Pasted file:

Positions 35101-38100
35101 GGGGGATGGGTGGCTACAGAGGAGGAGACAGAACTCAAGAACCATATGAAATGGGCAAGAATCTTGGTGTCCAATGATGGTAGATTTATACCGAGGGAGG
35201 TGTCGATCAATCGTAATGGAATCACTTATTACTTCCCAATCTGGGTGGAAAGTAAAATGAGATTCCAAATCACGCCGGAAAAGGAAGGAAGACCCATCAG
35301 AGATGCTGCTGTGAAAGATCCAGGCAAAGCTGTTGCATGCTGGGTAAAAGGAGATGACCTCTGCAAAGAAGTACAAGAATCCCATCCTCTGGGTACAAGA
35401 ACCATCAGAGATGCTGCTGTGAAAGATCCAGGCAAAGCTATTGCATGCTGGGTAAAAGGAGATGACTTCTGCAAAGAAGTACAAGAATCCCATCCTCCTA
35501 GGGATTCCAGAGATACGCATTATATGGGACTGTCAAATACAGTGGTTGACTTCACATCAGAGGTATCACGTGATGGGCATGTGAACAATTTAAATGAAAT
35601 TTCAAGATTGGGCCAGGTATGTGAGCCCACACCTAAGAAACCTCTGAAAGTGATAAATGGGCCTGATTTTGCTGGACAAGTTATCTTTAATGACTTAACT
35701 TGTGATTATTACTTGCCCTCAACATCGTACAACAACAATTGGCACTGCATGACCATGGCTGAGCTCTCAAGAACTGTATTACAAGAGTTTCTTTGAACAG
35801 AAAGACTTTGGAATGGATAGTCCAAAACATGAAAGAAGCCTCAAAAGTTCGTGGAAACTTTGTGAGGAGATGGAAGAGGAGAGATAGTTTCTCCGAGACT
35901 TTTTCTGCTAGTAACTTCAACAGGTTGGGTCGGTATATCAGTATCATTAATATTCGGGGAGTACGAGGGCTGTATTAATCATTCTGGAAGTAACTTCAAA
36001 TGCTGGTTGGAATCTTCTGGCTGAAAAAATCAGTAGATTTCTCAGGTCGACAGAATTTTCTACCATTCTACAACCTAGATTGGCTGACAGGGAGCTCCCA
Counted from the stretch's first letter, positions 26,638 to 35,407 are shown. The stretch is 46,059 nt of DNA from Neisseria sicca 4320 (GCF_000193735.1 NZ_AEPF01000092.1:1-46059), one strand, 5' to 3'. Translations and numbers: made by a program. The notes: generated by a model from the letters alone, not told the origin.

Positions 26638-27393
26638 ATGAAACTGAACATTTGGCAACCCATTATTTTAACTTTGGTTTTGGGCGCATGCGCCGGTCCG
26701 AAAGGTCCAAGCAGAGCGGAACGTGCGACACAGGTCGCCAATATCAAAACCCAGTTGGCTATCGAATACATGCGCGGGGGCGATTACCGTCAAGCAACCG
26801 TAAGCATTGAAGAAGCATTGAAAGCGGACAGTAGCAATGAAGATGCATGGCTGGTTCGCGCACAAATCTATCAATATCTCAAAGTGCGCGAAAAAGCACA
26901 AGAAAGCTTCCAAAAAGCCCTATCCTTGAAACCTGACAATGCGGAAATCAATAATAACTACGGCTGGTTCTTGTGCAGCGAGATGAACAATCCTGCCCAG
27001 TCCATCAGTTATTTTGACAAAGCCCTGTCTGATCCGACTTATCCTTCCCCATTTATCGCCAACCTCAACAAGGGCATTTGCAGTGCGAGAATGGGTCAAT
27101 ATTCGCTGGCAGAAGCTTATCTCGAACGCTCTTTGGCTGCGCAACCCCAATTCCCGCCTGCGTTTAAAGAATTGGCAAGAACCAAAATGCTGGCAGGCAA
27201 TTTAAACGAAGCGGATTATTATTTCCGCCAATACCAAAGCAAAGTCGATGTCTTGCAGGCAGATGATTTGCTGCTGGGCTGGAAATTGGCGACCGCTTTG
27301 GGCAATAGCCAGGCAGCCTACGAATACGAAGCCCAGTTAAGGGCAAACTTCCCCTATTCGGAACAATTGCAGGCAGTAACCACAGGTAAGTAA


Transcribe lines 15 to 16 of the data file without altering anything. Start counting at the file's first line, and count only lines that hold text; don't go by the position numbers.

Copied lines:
26701 AAAGGTCCAAGCAGAGCGGAACGTGCGACACAGGTCGCCAATATCAAAACCCAGTTGGCTATCGAATACATGCGCGGGGGCGATTACCGTCAAGCAACCG
26801 TAAGCATTGAAGAAGCATTGAAAGCGGACAGTAGCAATGAAGATGCATGGCTGGTTCGCGCACAAATCTATCAATATCTCAAAGTGCGCGAAAAAGCACA